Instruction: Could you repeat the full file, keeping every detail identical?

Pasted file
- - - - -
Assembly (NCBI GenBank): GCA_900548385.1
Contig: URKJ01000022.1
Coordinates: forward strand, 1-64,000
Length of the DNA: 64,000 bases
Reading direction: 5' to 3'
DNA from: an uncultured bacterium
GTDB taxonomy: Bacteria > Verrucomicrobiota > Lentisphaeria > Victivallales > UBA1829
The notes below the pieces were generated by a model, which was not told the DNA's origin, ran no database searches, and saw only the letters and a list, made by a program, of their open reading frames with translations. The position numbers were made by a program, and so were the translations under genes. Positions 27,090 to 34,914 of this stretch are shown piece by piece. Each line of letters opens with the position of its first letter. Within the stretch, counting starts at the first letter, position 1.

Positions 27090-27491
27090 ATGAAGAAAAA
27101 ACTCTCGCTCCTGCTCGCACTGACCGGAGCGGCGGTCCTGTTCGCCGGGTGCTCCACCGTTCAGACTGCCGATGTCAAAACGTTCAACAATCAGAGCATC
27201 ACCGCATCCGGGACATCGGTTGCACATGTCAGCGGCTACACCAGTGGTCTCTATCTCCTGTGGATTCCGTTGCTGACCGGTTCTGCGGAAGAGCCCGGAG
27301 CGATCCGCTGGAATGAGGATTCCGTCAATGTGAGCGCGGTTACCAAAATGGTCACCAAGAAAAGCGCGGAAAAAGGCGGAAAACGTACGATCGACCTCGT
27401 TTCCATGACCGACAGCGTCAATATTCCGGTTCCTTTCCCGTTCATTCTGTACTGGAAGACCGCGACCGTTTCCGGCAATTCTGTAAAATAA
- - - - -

Assembly (NCBI GenBank): GCA_900548385.1
Contig: URKJ01000022.1
Coordinates: forward strand, 1-64,000
Length of the DNA: 64,000 bases
Reading direction: 5' to 3'
DNA from: an uncultured bacterium
GTDB taxonomy: Bacteria > Verrucomicrobiota > Lentisphaeria > Victivallales > UBA1829
The notes below the pieces were generated by a model, which was not told the DNA's origin, ran no database searches, and saw only the letters and a list, made by a program, of their open reading frames with translations. The position numbers were made by a program, and so were the translations under genes. Positions 27,090 to 34,914 of this stretch are shown piece by piece. Each line of letters opens with the position of its first letter. Within the stretch, counting starts at the first letter, position 1.

Positions 27090-27491
27090 ATGAAGAAAAA
27101 ACTCTCGCTCCTGCTCGCACTGACCGGAGCGGCGGTCCTGTTCGCCGGGTGCTCCACCGTTCAGACTGCCGATGTCAAAACGTTCAACAATCAGAGCATC
27201 ACCGCATCCGGGACATCGGTTGCACATGTCAGCGGCTACACCAGTGGTCTCTATCTCCTGTGGATTCCGTTGCTGACCGGTTCTGCGGAAGAGCCCGGAG
27301 CGATCCGCTGGAATGAGGATTCCGTCAATGTGAGCGCGGTTACCAAAATGGTCACCAAGAAAAGCGCGGAAAAAGGCGGAAAACGTACGATCGACCTCGT
27401 TTCCATGACCGACAGCGTCAATATTCCGGTTCCTTTCCCGTTCATTCTGTACTGGAAGACCGCGACCGTTTCCGGCAATTCTGTAAAATAA